Kathleen Karpuk (centre) is the new chair of the Kamloops-Thompson school board.                                Photograph By Michael Potestio/KTW

Kathleen Karpuk (centre) is the new chair of the Kamloops-Thompson school board. Photograph By Michael Potestio/KTW

Karpuk is the new chair of the Kamloops-Thompson school district

Veteran trustee acclaimed after no challengers emerged at inaugural meeting

Michael Potestio

Kamloops This Week

The next chair and vice-chair of the Kamloops-Thompson school board were chosen without any opposition at the inaugural meeting Monday.

Kamloops trustee Kathleen Karpuk, who was elected to her fourth term in October, was acclaimed as the new chair, as was new vice-chair Rhonda Kershaw who begins her third term as Barriere/Little Fort trustee.

Karpuk was nominated by outgoing chair Meghan Wade, who despite indicating her intention last month to seek the position, decided she wouldn’t, opting instead to spend more time with family this term.

Karpuk nominated Kershaw as vice-chair. Each will serve one-year terms before the positions are again up for grabs.

Karpuk said she was humbled by the acclamation.

“It means a lot to me that I have the trust of my colleagues to lead them for this next year,” Karpuk told KTW following the meeting.

Karpuk advised the board of a busy year ahead, noting the need to address the empty Westwold elementary and continued implementation of the five-year strategic plan.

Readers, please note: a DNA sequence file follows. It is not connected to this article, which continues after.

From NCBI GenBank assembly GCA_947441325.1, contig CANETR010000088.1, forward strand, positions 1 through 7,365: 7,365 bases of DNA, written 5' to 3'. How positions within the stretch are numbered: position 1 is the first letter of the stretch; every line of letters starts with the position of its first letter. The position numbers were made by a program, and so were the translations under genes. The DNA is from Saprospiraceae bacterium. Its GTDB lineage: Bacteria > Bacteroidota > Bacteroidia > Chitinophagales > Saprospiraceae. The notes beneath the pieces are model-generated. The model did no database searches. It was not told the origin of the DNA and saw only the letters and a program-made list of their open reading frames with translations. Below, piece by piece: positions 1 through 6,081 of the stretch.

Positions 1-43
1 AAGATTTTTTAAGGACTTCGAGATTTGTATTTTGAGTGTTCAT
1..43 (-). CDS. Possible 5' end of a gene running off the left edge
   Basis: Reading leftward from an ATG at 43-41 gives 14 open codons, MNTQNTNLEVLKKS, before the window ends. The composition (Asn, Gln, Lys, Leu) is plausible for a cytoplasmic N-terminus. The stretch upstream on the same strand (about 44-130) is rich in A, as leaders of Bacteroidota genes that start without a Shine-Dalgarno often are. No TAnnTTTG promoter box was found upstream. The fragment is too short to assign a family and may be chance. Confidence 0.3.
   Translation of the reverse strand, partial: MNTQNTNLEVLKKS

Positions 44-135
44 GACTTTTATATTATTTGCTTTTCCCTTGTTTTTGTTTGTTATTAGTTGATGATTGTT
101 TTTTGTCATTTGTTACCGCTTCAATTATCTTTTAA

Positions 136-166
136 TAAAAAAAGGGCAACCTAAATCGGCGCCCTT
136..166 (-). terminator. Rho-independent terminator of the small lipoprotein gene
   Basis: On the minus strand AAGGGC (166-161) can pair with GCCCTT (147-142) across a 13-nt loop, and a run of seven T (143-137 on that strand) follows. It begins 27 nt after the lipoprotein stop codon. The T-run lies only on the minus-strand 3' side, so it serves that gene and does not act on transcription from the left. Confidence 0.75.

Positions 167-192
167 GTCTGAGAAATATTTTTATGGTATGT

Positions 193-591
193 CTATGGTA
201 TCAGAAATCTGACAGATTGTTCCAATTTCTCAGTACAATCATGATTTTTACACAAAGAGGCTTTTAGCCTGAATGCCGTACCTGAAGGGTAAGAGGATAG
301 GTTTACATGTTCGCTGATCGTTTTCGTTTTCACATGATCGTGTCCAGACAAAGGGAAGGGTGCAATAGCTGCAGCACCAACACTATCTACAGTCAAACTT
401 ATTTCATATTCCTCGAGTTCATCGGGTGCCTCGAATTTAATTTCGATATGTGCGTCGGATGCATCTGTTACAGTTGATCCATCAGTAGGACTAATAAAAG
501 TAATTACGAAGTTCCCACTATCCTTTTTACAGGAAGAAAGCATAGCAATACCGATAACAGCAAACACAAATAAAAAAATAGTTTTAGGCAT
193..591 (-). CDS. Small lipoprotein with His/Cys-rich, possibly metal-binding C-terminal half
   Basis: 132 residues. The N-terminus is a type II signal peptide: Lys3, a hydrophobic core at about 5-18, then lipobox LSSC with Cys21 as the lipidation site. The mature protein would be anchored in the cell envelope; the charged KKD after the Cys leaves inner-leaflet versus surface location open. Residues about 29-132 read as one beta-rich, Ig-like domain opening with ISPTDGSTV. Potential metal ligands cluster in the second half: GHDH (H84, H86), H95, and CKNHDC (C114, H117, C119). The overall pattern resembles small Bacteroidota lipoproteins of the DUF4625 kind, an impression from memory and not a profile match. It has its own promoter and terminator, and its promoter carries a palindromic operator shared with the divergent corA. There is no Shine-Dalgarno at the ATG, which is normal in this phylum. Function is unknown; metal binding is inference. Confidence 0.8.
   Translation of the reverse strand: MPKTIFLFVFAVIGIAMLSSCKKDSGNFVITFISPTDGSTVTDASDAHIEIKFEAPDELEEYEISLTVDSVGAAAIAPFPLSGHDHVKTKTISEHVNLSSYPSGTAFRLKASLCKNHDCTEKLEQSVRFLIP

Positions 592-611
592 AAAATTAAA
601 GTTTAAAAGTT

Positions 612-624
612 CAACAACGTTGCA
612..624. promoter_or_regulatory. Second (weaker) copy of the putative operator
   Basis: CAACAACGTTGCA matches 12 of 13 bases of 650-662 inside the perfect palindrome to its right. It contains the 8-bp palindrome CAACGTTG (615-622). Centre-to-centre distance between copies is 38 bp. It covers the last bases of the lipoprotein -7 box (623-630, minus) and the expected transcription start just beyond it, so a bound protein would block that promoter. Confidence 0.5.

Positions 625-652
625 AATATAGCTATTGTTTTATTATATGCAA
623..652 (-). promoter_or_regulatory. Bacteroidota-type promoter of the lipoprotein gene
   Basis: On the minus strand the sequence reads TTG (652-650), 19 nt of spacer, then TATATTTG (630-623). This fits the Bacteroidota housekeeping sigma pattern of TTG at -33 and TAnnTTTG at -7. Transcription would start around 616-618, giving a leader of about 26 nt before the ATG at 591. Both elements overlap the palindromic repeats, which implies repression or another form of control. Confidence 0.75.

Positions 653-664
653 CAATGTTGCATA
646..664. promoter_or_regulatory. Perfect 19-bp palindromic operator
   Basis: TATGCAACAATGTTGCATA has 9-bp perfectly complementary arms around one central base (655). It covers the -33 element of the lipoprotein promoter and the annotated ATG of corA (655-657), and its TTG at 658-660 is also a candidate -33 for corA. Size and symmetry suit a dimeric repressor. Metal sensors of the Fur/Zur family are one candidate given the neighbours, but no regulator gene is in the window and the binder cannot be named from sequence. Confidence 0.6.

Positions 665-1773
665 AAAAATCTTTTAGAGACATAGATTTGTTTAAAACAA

Interest in challenging Wade as board chair had been apparent leading up to the meeting as both Karpuk and newly elected trustee John O’Fee were considering the position.

Karpuk said she had several people approach her and ask her if she would run, citing her experience and “level-headedness.”

Second-term trustee Joe Small, who acknowledged having a tense relationship with Wade, told KTW in October he would nominate O’Fee if he wanted the position.

O’Fee opted not to pursue the chair.

O’Fee said it didn’t seem like an appropriate time to seek the position.

“When you’re new to the board, I think people [need] to get to know you,” he said, noting when he was last a trustee, he served two terms before becoming chair.

Small said Karpuk has plenty of experience on the board and feels she will do a great job.

Wade said that experience is the reason she nominated Karpuk.

“She knows the district, she knows the people,” Wade said.

School board representatives to the B.C. School Trustees’ Association and the B.C. Public School Employers’ Association were also chosen at the inaugural meeting, which yielded the lone vote of the night.

Kershaw nominated Clearwater trustee Shelley Sim, who was named the board’s BCSTA representative by acclamation, but the BCPSEA representative position came down to O’Fee versus Kershaw.

Sim nominated Kershaw and Chase trustee Diane Jules nominated O’Fee. Ultimately, Kershaw was voted in as the board’s BCSEA emissary by majority vote.

At the onset of the meeting, B.C. Supreme Court Justice Dev Dley addressed the new board and administered the oath of office.

School District 73’s new board consists of three new trustees — John O’Fee, Heather Grieve and Diane Jules — re-elected trustees Meghan Wade, Joe Small and Kathleen Karpuk and acclaimed incumbent trustees Rhonda Kershaw, Cara McKelvey and Shelley Sim.